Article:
To find the user’s Identity ID, we need to call the GetId API [4] with the user’s ID token.

const getIdResp = await cognitoClient.send(new GetIdCommand({
  IdentityPoolId: import.meta.env.VITE_COGNITO_IDENTITY_POOL_ID,
  Logins: {
    [import.meta.env.VITE_COGNITO_PROVIDER_NAME]: session.tokens.idToken.toString()
  }
}))

Next, we get the temporary AWS credentials from Cognito’s GetCredentialsForIdentity API [5]. We need the user’s Identity ID as well as the ID token.

const getCredResp = await cognitoClient.send(new GetCredentialsForIdentityCommand({
  IdentityId: getIdResp.IdentityId,
  Logins: {
    [import.meta.env.VITE_COGNITO_PROVIDER_NAME]: session.tokens.idToken.toString()
  }
}))

Finally, we can use these credentials to initialize the DynamoDB and S3 clients.

const dynamoDBClient = new DynamoDBClient({ 
  region: import.meta.env.VITE_AWS_REGION,
  credentials: {
    accessKeyId: getCredResp.Credentials.AccessKeyId,
    secretAccessKey: getCredResp.Credentials.SecretKey,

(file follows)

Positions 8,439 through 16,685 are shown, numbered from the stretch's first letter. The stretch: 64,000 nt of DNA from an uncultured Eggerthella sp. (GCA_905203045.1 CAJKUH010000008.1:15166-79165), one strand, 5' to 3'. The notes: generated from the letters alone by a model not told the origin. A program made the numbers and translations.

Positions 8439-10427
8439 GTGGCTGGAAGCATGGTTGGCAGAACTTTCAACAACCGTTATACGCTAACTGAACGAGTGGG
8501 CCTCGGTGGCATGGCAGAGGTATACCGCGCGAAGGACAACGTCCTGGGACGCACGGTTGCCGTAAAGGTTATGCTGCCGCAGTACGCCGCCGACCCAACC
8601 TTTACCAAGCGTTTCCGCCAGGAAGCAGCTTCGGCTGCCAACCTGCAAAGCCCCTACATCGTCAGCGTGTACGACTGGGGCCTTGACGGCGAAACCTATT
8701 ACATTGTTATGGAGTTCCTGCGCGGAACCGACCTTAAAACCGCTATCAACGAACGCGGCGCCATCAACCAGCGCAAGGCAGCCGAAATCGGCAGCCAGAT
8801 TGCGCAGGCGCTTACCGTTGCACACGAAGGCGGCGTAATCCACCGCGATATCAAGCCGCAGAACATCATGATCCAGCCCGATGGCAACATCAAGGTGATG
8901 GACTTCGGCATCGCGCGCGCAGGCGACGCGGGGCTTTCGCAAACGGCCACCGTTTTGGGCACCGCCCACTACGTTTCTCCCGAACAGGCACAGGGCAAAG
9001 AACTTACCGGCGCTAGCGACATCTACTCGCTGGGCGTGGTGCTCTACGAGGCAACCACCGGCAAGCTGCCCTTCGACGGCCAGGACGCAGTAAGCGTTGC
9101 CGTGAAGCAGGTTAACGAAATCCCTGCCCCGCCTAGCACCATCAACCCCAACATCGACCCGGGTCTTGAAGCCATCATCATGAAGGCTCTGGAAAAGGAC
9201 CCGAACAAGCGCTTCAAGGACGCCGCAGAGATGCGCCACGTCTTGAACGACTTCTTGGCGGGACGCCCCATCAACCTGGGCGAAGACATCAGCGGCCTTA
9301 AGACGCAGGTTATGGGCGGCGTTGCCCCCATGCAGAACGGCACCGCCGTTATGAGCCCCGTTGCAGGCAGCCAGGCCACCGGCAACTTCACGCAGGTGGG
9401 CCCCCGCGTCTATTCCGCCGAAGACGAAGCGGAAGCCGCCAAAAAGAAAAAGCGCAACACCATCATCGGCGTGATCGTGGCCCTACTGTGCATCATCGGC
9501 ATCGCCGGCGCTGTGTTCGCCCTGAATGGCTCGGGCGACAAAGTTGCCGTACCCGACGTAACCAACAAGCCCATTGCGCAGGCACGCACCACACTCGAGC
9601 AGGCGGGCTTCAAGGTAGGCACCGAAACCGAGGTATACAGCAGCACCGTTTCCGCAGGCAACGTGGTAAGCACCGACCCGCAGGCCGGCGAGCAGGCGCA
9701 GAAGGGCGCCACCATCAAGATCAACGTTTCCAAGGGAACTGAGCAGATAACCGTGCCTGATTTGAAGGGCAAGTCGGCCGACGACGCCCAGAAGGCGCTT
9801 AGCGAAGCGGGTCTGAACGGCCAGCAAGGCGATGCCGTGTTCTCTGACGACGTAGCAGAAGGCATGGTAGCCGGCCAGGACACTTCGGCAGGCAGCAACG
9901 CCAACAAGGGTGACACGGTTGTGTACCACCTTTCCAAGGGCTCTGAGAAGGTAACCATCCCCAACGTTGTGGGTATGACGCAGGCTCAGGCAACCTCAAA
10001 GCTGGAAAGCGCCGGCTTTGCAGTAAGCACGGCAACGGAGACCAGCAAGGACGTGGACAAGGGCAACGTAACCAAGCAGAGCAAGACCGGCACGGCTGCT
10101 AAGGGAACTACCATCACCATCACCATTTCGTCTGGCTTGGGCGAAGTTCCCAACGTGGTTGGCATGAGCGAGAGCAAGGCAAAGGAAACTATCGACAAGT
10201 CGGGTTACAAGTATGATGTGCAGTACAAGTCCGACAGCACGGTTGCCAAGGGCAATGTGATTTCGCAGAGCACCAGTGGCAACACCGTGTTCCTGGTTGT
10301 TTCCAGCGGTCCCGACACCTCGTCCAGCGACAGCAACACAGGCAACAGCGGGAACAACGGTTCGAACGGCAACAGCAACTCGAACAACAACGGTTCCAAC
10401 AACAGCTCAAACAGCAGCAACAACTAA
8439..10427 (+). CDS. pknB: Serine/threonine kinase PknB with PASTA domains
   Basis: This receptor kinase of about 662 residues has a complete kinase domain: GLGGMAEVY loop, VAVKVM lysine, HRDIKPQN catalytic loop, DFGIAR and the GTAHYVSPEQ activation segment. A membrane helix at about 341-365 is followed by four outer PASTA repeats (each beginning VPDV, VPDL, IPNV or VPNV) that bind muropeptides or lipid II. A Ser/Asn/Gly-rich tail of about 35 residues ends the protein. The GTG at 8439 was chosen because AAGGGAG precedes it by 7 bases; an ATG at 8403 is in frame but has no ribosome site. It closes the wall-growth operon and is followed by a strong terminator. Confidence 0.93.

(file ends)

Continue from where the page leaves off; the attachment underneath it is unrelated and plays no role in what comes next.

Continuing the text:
sessionToken: getCredResp.Credentials.SessionToken
  }
})
const documentClient = DynamoDBDocument.from(dynamoDBClient)

const s3Client = new S3Client({
  region: import.meta.env.VITE_AWS_REGION,
  credentials: {
    accessKeyId: getCredResp.Credentials.AccessKeyId,
    secretAccessKey: getCredResp.Credentials.SecretKey,
    sessionToken: getCredResp.Credentials.SessionToken
  }
})

See it in action

I have put together a live demo app [2] for you to try it out yourself.

Once logged in, you can use the buttons to read and write data in a DynamoDB table and S3.

The “authorized” buttons act on the user’s data, while the “unauthorized” buttons attempt to act on another user’s data.

As you can see, the IAM role only allows the frontend application to access data that belong to the logged-in user.

You are free to poke around in the source code as well. You can find both the backend and frontend code in this repo [3].

When to use this approach?

As you can see, it’s possible to securely let the frontend application talk to AWS resources directly.